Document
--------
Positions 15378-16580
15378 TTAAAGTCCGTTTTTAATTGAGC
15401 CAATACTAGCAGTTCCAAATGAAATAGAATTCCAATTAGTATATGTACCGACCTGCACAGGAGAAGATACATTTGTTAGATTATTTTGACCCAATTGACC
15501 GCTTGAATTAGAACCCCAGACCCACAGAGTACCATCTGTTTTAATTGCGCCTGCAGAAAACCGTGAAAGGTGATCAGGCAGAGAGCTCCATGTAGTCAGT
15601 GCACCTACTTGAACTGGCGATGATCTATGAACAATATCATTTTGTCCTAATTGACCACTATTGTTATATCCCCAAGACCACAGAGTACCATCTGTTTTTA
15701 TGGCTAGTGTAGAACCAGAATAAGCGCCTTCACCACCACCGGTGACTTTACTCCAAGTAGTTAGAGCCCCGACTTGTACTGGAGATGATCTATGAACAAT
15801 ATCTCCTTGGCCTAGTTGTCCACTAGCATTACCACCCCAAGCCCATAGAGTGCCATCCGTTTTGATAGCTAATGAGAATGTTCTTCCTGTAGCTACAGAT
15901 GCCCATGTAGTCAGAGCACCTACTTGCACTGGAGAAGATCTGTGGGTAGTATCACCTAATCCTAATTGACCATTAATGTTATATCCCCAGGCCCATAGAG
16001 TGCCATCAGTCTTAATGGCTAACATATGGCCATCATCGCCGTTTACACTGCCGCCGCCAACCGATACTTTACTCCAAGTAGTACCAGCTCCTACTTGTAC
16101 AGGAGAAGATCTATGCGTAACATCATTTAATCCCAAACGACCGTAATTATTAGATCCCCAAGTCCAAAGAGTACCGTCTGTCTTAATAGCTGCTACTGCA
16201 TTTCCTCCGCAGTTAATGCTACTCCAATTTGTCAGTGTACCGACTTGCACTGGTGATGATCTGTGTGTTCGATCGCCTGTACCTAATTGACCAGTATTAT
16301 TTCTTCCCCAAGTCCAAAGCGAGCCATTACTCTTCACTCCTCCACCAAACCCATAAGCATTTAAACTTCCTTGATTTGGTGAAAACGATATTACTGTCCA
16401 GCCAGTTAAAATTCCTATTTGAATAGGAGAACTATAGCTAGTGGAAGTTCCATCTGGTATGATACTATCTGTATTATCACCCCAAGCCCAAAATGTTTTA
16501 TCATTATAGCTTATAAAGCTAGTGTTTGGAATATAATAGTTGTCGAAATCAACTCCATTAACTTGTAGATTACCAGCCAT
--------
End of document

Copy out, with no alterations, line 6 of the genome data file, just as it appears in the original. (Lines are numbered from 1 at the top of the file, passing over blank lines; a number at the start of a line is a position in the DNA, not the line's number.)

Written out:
15701 TGGCTAGTGTAGAACCAGAATAAGCGCCTTCACCACCACCGGTGACTTTACTCCAAGTAGTTAGAGCCCCGACTTGTACTGGAGATGATCTATGAACAAT